Tomasz Kobialka’s new video ‘Pearl Diving for Wyrms’ explores intervention inside a contemporary gaming psychosis, but from the point of view of the gaming company rather than the player. A majestic dragon, soft-spoken and ripped from a previous game, informs the viewer of the business logic used by companies to monetise Free2Play games. The dragon acts as a sort of whistleblower; the dragon speaks of how the goal of Free2Play is to entice players to become socially and emotionally invested in their games, so they can exploit the users. Kobialka has entwined this watchdog narrative within ‘Openworm’, an open source reality in which the goal is to create the first digital-biological organism. So far, Openworm has successfully mapped a functioning brain worm inside a simulated computational environment. In a way, Openworm has developed the first form of computational consciousness. Berlin Art Link caught up with Kobialka before his new show opened at the National Gallery in Prague to discuss gaming as intervention and the art world as gaming.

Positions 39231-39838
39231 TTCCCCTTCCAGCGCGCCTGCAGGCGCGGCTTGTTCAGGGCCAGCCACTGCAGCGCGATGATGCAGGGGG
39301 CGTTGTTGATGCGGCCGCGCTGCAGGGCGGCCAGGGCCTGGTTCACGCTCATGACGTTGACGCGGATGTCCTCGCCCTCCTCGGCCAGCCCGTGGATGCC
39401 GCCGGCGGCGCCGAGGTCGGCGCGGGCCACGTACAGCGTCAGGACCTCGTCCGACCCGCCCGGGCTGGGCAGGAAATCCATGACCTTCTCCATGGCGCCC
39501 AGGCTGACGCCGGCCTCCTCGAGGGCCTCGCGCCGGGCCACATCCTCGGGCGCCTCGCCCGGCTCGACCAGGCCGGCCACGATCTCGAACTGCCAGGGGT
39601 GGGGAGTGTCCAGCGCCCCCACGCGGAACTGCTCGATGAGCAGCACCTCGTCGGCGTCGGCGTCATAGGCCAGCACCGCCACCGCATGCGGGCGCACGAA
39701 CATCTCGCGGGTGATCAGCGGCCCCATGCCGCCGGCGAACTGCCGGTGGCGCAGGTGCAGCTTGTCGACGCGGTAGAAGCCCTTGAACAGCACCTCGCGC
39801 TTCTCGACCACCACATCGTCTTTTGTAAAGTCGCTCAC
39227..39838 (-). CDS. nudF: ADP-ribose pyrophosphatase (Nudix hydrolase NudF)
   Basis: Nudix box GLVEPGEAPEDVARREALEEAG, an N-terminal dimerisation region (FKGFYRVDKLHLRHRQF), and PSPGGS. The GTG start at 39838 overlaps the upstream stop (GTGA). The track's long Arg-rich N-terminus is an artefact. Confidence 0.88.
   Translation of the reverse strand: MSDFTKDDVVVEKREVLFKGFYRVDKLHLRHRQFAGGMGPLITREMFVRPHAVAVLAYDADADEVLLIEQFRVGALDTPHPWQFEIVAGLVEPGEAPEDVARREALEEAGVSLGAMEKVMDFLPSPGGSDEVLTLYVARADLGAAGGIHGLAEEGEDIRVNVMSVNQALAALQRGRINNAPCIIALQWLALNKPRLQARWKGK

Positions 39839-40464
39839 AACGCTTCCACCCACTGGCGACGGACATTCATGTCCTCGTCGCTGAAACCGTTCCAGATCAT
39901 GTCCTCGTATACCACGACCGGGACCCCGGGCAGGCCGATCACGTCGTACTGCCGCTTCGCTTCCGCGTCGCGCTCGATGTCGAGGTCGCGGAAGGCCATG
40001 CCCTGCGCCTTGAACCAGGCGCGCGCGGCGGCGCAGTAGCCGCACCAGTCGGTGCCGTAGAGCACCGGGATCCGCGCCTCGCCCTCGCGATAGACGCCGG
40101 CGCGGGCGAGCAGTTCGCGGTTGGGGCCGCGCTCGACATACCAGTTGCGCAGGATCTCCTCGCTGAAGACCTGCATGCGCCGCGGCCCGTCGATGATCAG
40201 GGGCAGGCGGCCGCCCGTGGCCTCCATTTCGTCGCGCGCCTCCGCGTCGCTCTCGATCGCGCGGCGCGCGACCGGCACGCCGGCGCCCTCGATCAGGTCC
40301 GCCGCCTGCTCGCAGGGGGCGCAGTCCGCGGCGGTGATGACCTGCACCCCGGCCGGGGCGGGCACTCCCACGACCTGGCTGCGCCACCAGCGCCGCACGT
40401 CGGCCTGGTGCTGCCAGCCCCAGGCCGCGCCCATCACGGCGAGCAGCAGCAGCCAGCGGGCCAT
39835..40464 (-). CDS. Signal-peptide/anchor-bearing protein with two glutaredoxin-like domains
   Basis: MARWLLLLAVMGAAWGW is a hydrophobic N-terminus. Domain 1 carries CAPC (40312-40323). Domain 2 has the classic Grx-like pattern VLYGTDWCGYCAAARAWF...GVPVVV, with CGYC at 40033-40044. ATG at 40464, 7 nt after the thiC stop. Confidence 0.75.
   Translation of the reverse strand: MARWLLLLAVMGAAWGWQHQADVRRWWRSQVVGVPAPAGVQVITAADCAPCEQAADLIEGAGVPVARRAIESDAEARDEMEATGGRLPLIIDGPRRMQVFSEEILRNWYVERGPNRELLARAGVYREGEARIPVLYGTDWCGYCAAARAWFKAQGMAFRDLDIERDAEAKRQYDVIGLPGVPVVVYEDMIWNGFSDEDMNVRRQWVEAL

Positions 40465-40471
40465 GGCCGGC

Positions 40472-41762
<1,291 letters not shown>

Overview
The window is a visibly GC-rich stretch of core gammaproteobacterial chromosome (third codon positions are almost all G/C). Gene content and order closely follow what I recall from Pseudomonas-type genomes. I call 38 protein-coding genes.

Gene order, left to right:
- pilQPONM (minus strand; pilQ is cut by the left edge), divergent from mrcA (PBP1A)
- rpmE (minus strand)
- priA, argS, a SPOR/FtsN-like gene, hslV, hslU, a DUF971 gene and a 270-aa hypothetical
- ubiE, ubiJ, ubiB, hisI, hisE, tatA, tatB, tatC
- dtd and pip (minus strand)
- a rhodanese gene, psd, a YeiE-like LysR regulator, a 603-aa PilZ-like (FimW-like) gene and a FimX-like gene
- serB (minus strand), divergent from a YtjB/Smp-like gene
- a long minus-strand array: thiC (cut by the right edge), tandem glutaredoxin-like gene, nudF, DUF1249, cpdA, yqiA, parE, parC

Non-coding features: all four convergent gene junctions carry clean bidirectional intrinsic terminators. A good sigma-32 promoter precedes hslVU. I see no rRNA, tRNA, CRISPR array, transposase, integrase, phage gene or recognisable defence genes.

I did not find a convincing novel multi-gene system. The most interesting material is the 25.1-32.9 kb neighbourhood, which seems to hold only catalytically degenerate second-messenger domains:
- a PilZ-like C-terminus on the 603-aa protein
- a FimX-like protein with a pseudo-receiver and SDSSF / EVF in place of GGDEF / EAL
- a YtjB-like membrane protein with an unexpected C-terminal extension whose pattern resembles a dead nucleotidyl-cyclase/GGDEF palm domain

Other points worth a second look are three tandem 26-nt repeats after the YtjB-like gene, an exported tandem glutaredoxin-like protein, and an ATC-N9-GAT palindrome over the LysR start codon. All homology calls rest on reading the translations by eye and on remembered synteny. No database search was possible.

Penny Rafferty: Your work often speaks about social and emotional investment. What exactly is that in the gaming field today?
Tomasz Kobialka: Well, the longer the player spends playing a game the more they become invested in the game and the more likely they are to start spending money. Time plays a role here, as does the feeling of accomplishment: these games will often have simple goals that frequently reward players, mixed with some sort of ranking system to promote competition amongst the group. Features like in-game chat or forums build social bonds and contribute to a sense of community. It’s a carefully refined system built around continually satisfying key emotional and social needs.
PR: The idea of monetary gain and social belonging, via video games, is not something a non-player would necessarily think of as crucial. Has this always been the case in gaming design or has it become bigger in the smartphone age?
TK: Generally, the majority of players won’t spend much, if anything, on a game: they form the audience. The top players are the ones that generate the most income. A player might begin to spend thousands of Euros a month (on a free game!) just to remain at the top of the leaderboard. It becomes a source of pride, it gives people meaning. The reasons why players spend so much money are varied and personal. These games didn’t exist 10 years ago, the technology and knowledge just wasn’t there, but the model has been so profitable that it is now an industry trend.
PR: Many people have suggested this is escapism, in the sense that the avatar becomes a hidden body, or potential body to the player. I assume this is where the intimacy can be exploited?